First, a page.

Understanding the Tides
Tides and Tide Tables
The rivers on the Broads are tidal, which means that their water levels rise and fall twice approximately every 25 hours as a result of the gravitational forces of the moon. Generally the outgoing tide, known as the ebb current will last longer than the incoming tide, know as the flood current. The time between high and low tides is a little over 6 hours. The timing of high and low tide is changes every day so it is useful to have a Tide Table which tells you the tide times for each day. If you don’t have a Tide Table but you know that low tide was at 14:29 yesterday then you can work out that low tide today will be at 15.19 as each tidal cycle repeats itself approximately 50 minutes later each day.
The Broads flow out to the sea at Great Yarmouth, therefore the tidal effect is most noticeable here and the rise and fall can be up to 2 metres! The tides also effect the direction and flow of the rivers, tidal streams near Great Yarmouth can run at currents of around 4mph but as you go further up river the tides will be less noticeable.
It is important to be aware of the tides during your boating holiday, it saves time and fuel and makes less wash to cruise with the tide, not against it. Knowing the direction of the tide can also be useful when you are trying to moor as it is much easier to moor into the tide than against it. The tides can also impact where you can travel, as the water level will determine whether or not your boat will pass under certain bridges, if you know the times of low water you are able to plan your journey accordingly.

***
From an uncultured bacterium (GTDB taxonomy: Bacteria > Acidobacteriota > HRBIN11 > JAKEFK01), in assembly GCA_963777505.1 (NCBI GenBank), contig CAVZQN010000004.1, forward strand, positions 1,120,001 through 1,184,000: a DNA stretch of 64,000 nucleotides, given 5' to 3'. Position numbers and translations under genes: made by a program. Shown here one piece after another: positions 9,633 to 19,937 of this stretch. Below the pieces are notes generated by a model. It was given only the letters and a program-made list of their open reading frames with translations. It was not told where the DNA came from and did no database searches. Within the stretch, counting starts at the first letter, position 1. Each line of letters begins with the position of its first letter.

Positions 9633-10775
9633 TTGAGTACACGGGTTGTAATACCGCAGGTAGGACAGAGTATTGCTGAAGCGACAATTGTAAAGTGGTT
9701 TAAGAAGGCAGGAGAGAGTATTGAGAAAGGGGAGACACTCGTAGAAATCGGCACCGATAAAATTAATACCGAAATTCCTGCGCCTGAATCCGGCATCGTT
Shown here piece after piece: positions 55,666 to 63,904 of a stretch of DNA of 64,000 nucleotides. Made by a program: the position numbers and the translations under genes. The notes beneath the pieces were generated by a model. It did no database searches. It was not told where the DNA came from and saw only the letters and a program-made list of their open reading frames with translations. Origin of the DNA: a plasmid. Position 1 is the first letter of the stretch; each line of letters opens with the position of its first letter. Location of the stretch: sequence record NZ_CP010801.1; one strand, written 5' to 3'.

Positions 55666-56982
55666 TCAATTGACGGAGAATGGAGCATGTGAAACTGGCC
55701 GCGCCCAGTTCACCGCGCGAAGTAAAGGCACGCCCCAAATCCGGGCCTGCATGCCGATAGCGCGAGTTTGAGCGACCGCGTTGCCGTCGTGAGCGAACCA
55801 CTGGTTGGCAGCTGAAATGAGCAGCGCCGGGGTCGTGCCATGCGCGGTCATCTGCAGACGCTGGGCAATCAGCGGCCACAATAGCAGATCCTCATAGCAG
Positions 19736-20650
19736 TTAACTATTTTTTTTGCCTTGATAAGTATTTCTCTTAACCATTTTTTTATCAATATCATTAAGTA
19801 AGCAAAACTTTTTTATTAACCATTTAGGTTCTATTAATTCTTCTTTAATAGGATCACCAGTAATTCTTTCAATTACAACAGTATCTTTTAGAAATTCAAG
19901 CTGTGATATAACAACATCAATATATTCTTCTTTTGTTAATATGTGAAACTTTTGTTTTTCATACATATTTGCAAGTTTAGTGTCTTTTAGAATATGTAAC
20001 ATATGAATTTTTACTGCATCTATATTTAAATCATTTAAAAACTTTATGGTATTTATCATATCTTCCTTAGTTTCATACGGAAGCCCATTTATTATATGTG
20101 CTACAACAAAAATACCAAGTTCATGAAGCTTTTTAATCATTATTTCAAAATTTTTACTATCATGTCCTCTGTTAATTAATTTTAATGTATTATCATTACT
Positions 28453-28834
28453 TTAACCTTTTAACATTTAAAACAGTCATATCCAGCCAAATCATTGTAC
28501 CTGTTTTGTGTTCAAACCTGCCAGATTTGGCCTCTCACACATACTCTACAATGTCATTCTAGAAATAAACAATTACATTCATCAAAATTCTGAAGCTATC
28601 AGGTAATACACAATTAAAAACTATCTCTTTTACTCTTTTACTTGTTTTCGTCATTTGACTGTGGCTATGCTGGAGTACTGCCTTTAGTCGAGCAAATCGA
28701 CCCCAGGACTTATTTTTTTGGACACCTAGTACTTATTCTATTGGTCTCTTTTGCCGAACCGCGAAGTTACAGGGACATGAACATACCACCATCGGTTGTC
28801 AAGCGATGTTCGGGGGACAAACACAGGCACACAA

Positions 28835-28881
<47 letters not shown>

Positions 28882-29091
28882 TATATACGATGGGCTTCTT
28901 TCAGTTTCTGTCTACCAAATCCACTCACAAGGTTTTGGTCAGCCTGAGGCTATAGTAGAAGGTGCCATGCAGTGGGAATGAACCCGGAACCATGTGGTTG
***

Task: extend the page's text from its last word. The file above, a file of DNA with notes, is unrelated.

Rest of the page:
On arrival will be given a Tide Table which you can use to calculate low water throughout the Broads Click here to view the 2018 Tide Table
Calculating Low Water throughout the Broads
The Tide Timetable gives the low water times at Great Yarmouth Yacht Station throughout the year. It is easy to work out low water at other places around the Broads, simply add the hours given below to the times of low water at Great Yarmouth Yacht station.
All times are ‘clock times’ and have been adjusted for BST.
The times shown are approximate and tides maybe affected by weather and wind conditions. Cruising after dark is forbidden, make sure you plan your journey so that you are moored one hour before sunset.
Great Yarmouth is the point where the Broads Rivers reach the sea. Here the current is at its strongest and the rise and fall of the tide greatest. Being the largest seaside resort on the Broads, it is a very busy stopping place, as well as being crossroads and so extra care must be taken.
Study the tide table and journey times chart and plan your arrival in Great Yarmouth to coincide with low slack water. If the weather is windy, telephone the Yacht Station 01493 842794 and ask for the time of low slack water as it can be significantly affected by the wind.
If you are going to stop at Great Yarmouth you should plan your arrival for any time between low slack water and two hours later. Remember the rise and fall of the tide is particularly noticeable at Great Yarmouth. When mooring up, remember to make allowance for this with the ropes if leaving your boat for any length of time or if you are staying the night at the moorings.